Cover Image: The Athens Assignment

The Athens Assignment

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Member Reviews

The second book in the series featuring the same heroine, I found it light and entertaining. A nice, quick cozy read. The characters can use a little more detailing but the settings are good and the time period/locations are interesting. I plan on sticking with the series. I recommend this book to lovers of cozy Mysteries.

*thank you to the author/publisher/Netgalley for the opportunity to read this book in exchange for a fair and honest review*
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3 stars
A short story featuring Xanthe Schneider, a news reporter who was undercover US operative in WWII Berlin.  Xanthe has just given birth and is trying to find her path ahead between being a career woman, a mother and someone who has been involved with the war effort.  Leading up to the birth of her son, she has been keeping herself busy in providing insight and support on the Engima machine at Bletchley Park.  Shortly after giving birth, British intelligence asks her to deploy to Greece to work the Engima machine to funnel a message that can flush out critical information on locations of the German naval ships.
Interesting read.  The author’s detail on the history that sets up the story is great.  I learned a lot and would go out to Wikepedia to search on the historical aspects.  But the short story formula didn’t allow for the development of the characters.   
Thank you NetGalley and publisher, Endeavour Press, for the opportunity to read this ARC.
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The Athens Assignment David Boyle

I don't usually do this, but I have held back on this review until I'd read the first book in the series, The Berlin Affair.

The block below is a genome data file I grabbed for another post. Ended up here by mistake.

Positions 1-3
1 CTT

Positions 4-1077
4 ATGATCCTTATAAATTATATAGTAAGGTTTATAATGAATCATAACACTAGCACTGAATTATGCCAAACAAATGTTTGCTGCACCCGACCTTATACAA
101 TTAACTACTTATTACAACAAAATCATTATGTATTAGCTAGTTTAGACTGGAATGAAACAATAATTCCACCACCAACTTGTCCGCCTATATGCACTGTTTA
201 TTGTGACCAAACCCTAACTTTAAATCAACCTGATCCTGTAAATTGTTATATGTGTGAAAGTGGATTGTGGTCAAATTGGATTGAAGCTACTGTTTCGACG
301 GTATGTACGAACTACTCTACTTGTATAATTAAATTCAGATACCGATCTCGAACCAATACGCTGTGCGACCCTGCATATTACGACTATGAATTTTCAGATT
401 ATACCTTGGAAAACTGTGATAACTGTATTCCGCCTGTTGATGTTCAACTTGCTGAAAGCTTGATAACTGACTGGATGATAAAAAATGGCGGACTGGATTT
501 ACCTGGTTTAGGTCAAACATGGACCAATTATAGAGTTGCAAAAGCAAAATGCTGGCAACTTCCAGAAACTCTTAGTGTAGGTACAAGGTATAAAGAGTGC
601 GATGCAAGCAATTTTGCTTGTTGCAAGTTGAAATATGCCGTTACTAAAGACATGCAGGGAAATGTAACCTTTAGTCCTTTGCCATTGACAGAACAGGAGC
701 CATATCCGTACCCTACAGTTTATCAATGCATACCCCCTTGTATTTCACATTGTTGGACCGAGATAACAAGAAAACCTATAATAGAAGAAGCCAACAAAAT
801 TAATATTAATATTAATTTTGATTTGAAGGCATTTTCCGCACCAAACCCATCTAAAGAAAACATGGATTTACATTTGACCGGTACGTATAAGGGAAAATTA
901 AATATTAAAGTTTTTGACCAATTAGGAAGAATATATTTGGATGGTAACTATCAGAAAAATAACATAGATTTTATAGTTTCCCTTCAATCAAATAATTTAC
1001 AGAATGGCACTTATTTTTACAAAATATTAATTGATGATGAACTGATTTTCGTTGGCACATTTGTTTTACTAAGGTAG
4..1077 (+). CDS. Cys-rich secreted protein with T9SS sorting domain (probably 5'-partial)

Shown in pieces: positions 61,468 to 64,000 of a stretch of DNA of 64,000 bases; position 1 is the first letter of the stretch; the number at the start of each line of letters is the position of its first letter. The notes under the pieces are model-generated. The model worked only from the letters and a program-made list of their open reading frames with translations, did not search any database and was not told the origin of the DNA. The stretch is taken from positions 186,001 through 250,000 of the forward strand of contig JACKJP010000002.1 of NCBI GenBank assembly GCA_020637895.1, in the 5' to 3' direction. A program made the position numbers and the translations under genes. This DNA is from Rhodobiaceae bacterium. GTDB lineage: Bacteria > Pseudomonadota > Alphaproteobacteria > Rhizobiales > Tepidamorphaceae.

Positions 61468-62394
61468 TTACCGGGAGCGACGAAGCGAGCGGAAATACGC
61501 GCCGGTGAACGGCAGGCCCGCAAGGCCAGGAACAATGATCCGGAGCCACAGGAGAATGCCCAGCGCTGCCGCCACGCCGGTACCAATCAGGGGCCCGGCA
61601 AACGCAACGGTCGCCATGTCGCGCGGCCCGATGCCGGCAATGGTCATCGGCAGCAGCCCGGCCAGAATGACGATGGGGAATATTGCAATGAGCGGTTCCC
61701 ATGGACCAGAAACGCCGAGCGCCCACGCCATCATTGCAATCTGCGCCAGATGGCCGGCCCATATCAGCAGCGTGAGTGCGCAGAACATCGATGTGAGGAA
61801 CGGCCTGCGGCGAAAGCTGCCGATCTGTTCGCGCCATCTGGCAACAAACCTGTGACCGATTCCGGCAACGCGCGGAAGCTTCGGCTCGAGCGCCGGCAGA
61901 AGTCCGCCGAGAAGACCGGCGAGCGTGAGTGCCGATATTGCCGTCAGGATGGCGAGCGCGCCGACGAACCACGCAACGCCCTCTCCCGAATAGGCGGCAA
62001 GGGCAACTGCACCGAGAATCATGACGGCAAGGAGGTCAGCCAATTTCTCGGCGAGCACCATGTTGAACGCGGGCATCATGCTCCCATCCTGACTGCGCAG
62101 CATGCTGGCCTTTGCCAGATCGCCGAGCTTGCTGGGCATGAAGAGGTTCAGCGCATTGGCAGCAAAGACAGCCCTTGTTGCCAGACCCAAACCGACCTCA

Why? Because from the start of The Athens Assignment I felt like I had started reading a really good story half way through. Both books together are just 240 pages, the length of a good book.

The Athens Affair is the story of Xanthe Schneider, a journalist for an American magazine, working in London in the early 1940's at the height of the Blitz.

Xanthe is also a part time code breaker at Bletchley Park, and occasional agent working in occupied Europe.

The story is very much of the type I used to read as a young lad in the Commando Books or Warlord Comics, except these stories are written in an adult manner.

The Athens Assignment sees Xanthe returning to Europe, this time to Greece, in an attempt to help the British Forces locate and destroy the German battleship The Bismarck.

David Boyle makes a great job of taking actual events and weaving a fictional plot around them. 

The invasions of Greece by the Germans, the threat posed by the huge battleship Bismarck, the frantic attempts by the British Forces to find and destroy it before it wreaks havoc on the North Atlantic convoys.

He uses names that all readers will recognise to give the story even more credence, with Alan Turing and Ian Fleming making appearances.

This book, or should I say both books, took me right back to the first thing that got me hooked on reading. Second World War fiction woven around actual events. 

I started by saying I felt like I had come in half way through a story. 

Well, I'll end by saying I hope I finished the book at least two thirds of the way through a bigger one.

Pages: 119
Publishers: Endeavour
Available on Amazon
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